Beyond answering the question ‘active or passive?’, investors should be asking what is the significance of the ‘active or passive’ debate for today’s quickly evolving investment landscape? Does the question still matter?
Steve Jobs was the greatest aggregator of applied ideas in our time. Great innovator, yeah sure, that too. But what strikes me was his ability to take multiple things, somehow related but seemingly disparate, and combine them into something new.
With all of the excitement and noisy positioning around Newcits, hopes for broad adoption and strong inflows are sky high. But don’t confuse motion with progress. Without an evolutionary leap beyond dependence on an outmoded asset allocation framework, this whole thing is going nowhere in a big way.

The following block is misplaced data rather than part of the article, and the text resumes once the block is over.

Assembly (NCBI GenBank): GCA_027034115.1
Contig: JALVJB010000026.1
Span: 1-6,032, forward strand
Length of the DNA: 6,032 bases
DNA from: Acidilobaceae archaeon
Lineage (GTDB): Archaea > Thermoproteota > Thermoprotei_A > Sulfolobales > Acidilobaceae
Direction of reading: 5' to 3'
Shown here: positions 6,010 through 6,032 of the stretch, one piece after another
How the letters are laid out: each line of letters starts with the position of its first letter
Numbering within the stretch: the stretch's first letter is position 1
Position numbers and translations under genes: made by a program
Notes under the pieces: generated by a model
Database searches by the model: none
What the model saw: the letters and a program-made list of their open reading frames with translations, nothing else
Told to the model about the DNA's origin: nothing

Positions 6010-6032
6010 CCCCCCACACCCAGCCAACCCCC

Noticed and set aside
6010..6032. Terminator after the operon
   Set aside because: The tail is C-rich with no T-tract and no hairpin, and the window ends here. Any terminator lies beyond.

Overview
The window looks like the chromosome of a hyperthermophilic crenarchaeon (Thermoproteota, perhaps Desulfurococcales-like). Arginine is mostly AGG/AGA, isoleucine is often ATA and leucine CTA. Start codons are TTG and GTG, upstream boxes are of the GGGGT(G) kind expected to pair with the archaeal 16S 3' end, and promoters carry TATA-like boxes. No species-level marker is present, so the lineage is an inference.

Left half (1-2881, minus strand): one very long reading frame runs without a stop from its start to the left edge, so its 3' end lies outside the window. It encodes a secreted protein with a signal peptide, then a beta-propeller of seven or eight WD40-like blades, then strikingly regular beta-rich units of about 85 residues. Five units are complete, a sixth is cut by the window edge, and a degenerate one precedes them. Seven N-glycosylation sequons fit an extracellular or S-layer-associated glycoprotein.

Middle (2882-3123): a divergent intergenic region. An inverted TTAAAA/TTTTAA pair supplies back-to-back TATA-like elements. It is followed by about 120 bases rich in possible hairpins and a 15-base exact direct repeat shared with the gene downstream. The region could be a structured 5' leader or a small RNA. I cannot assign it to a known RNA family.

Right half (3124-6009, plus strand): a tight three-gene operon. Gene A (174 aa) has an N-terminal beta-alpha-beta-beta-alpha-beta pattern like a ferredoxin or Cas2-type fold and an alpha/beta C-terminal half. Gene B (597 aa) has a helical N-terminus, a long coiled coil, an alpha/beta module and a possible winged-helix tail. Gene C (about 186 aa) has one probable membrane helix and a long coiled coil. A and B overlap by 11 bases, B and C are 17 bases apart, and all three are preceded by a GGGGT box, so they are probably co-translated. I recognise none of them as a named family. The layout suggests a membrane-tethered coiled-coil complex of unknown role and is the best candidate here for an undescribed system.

For many, “the market” is the S&P 500. Nearly a trillion dollars are invested “passively” so as to emulate its performance and exposures while 3.5 trillion are benchmarked to it.
Thank you Larry Fink (and you too Rob Kapito) [respectively CEO and President of BlackRock]. That takes a huge weight off of our collective shoulders. Purchasing iShares has gone a long way to sorting out one of the age old debates of our industry.
As fund strategies become increasingly complex, selection processes must continuously innovate to stay ahead of the curve. Traditional methods of style analysis are helpful in understanding the drivers of performance and the historic positioning of funds.
In the recent history of the asset management industry, few topics have been as strongly contested as style analysis. The uses and misuses of the concept and tools associated with it continue to have serious implications for how managers are rated and selected.